At the International Congress of Parasitology (ICOPA XIII) held in Mexico City earlier this month, we learned of a very serious and dangerous tropical disease situation now unfolding in Venezuela. The most glaring public health failure has been a sharp rise in malaria. As also reported in Lancet last week Rodriguez-Morales and Paniz-Mondolfi found more than a doubling of the number of malaria cases in Venezuela since 2008, with almost 1,500 weekly cases reported on average this year. Whereas the Americas overall have seen a 58 percent decrease in malaria over the last decade, Venezuela joins Guyana and Haiti as the only three countries with an increase. However, Venezuela has a substantially higher human development index and gross national income per head than Guyana and Haiti, suggesting that factors other than extreme poverty partly account for this situation. They include a health system in disarray (as reported recently in Science), and the unavailability of antimalarial drugs. According to Rodriguez-Morales, who presented at ICOPA XIII, malaria is now hyperendemic in areas surrounding Venezuela’s gold mines, which has been linked to a rise in illegal mining and mismanagement.
Malaria is not the only tropical disease to re-emerge in Venezuela. Dengue cases are increasing and there are serious concerns about chikungunya spreading from the Caribbean. Moreover, there have been shortages in the national stockpile of antimonial drugs for treating leishmaniasis, and we learned of an unresolved problem with urban schistosomiasis caused by Schistosoma mansoni. In 2010, Dr. Belkisyole Alarcon de Noya and her colleagues from the Instituto de Medicine Tropical, Universidad Central de Venezuela, reported on a large urban outbreak of orally acquired acute Chagas disease at a school comprised of mostly middle-class schoolchildren in Caracas. More than 100 of 1,000 exposed individuals became infected with Trypanosoma cruzi when they ingested contaminated guava juice. More than one-half of the confirmed cases exhibited abnormalities on their ECG recordings, while 20 percent required hospitalization. There was also one death – a five-year-old child who died of acute Chagasic myocarditis. Subsequent T. cruzi genotyping confirmed a common source of infection.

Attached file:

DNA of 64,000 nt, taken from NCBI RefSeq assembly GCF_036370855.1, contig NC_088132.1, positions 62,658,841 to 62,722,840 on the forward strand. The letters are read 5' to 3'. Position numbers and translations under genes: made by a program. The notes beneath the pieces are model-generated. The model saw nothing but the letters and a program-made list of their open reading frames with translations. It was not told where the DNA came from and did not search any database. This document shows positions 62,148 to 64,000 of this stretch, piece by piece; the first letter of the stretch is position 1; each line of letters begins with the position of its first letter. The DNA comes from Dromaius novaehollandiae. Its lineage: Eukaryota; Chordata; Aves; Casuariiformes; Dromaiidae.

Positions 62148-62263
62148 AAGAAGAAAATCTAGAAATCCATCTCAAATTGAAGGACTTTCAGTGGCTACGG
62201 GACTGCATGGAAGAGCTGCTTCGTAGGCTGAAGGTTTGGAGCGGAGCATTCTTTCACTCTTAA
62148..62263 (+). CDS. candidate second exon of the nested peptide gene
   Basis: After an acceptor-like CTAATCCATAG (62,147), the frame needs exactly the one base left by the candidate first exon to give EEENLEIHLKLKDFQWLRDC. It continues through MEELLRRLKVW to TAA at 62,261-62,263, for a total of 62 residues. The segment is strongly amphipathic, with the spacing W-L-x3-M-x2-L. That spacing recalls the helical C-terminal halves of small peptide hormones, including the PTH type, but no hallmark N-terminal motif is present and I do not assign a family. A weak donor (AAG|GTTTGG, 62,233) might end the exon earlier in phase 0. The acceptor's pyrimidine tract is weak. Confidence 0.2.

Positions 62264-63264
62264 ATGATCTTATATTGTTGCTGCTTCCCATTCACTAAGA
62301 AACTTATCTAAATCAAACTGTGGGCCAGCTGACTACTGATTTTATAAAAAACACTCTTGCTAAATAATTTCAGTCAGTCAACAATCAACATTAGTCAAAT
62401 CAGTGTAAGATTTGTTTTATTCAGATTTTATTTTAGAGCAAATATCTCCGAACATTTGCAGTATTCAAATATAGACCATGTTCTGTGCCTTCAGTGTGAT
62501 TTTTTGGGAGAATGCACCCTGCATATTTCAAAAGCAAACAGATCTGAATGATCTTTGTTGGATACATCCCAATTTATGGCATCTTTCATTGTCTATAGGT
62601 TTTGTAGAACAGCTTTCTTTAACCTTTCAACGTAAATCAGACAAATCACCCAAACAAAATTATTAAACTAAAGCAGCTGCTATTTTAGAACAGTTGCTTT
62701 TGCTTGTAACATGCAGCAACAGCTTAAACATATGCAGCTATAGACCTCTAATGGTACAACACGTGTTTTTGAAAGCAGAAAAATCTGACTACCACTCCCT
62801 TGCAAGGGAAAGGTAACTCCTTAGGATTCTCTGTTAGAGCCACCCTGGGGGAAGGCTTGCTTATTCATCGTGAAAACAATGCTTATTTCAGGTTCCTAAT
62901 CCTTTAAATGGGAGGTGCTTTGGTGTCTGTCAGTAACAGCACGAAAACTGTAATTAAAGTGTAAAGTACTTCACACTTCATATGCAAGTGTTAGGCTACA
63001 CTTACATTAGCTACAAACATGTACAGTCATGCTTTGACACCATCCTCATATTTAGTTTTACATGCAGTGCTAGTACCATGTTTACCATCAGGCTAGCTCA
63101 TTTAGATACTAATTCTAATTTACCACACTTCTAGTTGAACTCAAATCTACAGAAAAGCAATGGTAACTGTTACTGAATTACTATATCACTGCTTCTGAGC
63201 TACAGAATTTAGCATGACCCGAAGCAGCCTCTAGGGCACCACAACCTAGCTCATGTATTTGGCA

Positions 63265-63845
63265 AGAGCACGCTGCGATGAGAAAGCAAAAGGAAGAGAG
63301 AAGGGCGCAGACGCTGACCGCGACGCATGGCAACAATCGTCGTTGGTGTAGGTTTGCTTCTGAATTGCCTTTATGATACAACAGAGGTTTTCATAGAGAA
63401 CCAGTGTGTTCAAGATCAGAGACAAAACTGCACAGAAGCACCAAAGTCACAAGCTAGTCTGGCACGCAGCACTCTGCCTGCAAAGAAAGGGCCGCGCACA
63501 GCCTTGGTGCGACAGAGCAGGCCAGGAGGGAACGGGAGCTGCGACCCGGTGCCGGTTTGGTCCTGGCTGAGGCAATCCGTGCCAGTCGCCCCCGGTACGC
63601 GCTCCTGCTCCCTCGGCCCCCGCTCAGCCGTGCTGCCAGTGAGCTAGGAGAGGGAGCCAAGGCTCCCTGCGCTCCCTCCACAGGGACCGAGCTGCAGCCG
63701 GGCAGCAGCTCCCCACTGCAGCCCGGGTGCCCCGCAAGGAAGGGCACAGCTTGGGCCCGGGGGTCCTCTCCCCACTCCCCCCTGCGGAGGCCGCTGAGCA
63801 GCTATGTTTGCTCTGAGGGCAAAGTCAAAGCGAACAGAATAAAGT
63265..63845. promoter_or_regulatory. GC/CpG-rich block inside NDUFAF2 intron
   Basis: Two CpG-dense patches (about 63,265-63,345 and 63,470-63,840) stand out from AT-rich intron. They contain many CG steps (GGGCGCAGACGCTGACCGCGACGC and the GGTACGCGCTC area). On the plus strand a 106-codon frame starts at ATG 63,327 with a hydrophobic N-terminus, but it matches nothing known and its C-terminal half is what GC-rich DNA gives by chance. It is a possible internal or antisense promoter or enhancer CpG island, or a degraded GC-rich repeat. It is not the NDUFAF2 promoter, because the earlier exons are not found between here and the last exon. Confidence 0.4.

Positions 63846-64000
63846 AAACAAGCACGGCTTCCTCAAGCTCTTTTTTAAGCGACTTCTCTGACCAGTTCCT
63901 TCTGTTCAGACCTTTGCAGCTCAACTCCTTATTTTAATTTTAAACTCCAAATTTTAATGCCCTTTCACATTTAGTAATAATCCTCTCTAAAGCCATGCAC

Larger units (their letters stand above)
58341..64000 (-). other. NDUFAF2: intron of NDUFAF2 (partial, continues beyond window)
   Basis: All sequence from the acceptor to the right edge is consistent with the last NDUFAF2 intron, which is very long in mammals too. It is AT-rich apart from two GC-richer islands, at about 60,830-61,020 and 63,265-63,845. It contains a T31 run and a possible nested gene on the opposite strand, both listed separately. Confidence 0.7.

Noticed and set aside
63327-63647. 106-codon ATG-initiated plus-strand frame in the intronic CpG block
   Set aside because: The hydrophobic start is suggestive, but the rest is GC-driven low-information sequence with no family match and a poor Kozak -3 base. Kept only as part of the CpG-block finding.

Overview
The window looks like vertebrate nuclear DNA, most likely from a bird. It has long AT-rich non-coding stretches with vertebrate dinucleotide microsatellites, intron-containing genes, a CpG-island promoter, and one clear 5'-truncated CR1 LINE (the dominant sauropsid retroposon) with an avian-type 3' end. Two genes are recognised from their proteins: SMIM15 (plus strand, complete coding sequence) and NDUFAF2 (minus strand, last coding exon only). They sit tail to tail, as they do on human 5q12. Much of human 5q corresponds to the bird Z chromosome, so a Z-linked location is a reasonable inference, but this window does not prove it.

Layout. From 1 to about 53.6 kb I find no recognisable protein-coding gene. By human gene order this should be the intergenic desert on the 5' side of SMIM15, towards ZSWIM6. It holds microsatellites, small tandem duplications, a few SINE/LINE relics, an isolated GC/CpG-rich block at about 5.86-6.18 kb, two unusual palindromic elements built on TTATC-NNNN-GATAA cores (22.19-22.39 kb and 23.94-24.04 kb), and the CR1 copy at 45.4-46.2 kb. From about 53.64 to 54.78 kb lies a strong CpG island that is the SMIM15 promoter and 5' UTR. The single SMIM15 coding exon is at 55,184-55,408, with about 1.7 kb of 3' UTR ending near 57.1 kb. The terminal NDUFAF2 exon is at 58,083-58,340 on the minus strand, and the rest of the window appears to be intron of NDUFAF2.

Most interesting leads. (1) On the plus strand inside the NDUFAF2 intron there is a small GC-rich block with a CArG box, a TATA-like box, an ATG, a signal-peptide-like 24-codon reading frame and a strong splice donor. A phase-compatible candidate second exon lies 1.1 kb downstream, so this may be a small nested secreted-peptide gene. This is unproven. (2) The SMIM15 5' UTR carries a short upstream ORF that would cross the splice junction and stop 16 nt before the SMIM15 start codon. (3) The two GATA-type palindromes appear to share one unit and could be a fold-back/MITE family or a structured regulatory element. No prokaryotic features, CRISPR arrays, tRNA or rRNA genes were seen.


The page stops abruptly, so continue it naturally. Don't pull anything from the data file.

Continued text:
We have used the term blue marble health to highlight the unexpectedly high prevalence and incidence rates of neglected tropical diseases in the G20 and other wealthy economies. The term mostly applies to diseases striking concentrated areas of intense poverty in these countries. The concepts of blue marble health certainly apply to Venezuela but we may now also be seeing a significant re-emergence of tropical infections in recent years. In stark contrast to previous decades, when Venezuela was a leader of public health efforts in Latin America, the country now appears to be experiencing a dire public health crisis. We need a better understanding of the basis for this rise in disease prevalence and incidence, and to what extent they reflect changes in government policies versus other forces. In the meantime, neglected tropical diseases represent a public health and humanitarian emergency in the nation of Venezuela that may require external assistance from the Pan American Health Organization and other international agencies.
Peter Hotez MD PhD and Jennifer Herricks PhD are at the National School of Tropical Medicine at Baylor College of Medicine and James A Baker III Institute for Public Policy at Rice University. Prof. Hotez is also Co-Editor-in-Chief of PLOS Neglected Tropical Diseases.